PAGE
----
« Reply #40 on: September 25, 2016, 06:21:06 PM »
In rugby you can't really let your full back and wingers play pass the parcel for the last 2 minutes of a game.
AT some point, people will need to grasp the fact that rugby is a completely different game and you can't just copy and paste their rules into the GAA.
Soccer is much closer to gaelic football in terms of game dynamics and they don't have a clock.

And how would bringing in a clock lead to this being introduced as a tactic?

Zulu

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Re: Ladies football
« Reply #41 on: September 25, 2016, 06:28:51 PM »
Women's GAA is crap.

The pace of the games is incredibly slow, the fitness isn't very good, the skills are awful - the players find it difficult to solo the ball, they can't shoot, they keep dropping the ball. Players more often than not panic when in possession. They don't appear to have much tactical nous or spatial awareness you regularly see passes aimed at where the target recipient is rather than the position they should be expected to run into. Women's GAA players do not train just as hard as men, and it shows, so let's stop hearing that they do.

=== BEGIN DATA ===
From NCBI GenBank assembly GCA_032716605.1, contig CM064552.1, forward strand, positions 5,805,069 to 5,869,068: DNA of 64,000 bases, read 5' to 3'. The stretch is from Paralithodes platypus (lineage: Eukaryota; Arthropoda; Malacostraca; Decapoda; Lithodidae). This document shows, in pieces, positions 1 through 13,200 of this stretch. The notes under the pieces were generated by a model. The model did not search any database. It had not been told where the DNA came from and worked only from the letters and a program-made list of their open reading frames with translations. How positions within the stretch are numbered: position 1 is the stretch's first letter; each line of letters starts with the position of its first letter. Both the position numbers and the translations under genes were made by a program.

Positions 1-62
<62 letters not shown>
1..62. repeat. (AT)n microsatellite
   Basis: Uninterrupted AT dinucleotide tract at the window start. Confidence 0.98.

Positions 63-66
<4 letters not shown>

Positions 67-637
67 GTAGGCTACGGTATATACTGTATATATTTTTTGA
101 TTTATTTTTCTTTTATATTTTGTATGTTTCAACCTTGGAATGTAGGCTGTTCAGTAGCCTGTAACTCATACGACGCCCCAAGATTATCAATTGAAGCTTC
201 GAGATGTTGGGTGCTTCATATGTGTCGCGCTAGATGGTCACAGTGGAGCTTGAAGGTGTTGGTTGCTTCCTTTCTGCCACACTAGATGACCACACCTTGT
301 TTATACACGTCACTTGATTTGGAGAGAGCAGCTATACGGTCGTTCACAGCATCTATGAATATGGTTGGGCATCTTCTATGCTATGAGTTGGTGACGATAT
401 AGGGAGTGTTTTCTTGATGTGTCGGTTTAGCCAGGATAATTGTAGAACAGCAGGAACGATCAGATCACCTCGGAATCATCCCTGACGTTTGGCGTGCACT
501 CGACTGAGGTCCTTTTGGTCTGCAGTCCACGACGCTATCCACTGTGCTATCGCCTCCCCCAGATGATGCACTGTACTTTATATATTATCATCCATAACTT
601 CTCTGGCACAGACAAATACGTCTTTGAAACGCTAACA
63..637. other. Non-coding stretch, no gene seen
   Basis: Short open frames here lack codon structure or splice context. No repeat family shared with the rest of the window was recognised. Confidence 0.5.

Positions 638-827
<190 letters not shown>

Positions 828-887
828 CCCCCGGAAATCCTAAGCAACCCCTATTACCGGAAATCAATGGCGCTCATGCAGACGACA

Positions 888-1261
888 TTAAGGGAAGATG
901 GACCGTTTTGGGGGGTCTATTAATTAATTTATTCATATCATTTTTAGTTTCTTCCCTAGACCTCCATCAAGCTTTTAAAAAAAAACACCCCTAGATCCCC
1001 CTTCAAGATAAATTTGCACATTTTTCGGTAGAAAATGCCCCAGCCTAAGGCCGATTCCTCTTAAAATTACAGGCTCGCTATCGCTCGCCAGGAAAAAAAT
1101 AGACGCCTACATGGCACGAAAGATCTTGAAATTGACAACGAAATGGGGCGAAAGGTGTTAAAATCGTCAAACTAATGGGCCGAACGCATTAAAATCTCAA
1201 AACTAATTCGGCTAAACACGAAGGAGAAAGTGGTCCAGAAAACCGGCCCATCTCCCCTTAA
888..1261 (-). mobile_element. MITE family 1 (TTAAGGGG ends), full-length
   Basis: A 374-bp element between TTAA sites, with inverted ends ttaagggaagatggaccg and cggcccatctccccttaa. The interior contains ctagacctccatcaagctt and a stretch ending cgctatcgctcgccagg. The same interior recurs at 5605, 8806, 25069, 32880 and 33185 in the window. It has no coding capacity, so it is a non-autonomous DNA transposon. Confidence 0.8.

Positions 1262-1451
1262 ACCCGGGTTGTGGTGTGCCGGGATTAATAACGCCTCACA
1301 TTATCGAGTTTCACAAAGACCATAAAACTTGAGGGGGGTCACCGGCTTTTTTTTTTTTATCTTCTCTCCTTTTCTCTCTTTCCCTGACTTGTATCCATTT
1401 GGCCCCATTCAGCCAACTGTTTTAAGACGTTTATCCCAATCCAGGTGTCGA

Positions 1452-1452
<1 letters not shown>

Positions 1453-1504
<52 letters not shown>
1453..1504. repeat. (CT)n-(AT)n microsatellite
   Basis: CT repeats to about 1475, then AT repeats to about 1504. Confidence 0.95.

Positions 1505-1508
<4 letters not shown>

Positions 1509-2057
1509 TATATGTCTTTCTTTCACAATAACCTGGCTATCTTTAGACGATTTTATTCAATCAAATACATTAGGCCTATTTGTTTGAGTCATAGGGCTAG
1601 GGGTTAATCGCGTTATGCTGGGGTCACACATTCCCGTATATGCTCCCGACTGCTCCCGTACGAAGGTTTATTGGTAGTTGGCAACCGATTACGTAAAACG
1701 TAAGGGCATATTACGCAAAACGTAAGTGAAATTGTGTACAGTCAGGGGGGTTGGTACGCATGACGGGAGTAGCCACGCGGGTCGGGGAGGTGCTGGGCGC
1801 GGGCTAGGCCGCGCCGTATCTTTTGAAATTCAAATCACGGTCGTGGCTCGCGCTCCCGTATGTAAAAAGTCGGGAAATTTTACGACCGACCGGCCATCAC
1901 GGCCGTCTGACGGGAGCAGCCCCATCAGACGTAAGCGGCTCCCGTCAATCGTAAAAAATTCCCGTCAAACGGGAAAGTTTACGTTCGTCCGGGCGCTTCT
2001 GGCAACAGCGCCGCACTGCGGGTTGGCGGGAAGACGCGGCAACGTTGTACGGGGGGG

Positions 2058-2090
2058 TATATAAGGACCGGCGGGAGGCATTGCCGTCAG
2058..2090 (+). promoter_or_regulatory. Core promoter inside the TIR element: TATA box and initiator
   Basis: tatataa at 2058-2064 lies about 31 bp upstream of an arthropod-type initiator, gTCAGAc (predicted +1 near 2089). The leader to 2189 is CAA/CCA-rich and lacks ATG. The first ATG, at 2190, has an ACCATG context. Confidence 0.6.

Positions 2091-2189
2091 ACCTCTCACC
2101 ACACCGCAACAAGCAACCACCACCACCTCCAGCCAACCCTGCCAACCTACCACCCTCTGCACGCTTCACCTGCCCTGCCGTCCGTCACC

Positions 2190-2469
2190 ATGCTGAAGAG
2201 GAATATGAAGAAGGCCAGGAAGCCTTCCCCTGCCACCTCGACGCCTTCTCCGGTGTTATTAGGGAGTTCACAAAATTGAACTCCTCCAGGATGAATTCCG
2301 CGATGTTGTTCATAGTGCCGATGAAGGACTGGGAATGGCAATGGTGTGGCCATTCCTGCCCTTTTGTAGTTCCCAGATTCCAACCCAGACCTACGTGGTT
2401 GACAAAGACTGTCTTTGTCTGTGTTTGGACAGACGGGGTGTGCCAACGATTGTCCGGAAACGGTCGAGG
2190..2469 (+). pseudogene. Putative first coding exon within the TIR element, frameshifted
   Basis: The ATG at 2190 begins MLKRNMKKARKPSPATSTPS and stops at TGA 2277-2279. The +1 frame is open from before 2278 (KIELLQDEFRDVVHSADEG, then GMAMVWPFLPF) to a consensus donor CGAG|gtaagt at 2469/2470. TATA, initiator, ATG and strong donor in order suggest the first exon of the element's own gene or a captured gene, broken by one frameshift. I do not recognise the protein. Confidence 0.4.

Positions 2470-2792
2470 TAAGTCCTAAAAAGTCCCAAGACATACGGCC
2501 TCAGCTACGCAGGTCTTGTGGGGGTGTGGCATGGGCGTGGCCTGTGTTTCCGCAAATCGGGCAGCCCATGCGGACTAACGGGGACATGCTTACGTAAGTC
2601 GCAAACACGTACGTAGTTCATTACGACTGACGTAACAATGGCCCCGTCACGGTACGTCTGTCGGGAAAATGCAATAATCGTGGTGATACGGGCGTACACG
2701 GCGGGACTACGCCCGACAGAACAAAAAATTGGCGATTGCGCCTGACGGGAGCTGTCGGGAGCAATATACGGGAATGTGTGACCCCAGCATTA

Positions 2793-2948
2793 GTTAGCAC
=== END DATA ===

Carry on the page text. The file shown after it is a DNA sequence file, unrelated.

The coverage of the games is also incredibly patronising - it's similar to what you get for the Paralympics - pretty much no criticism is ever allowed of either camogie or women's Gaelic football and "the standard" is always praised, even if it's really, really bad, as it was today, and constant references are made to how much the games are "growing".

The camogie and women's football associations themselves are painted as forward thinking even though ridiculous situations often crop up on their watch, like in the camogie last year when they changed the rules to have a play-off and then made Dublin play the next day (possibly two days, can't remember for sure) after winning the play-off.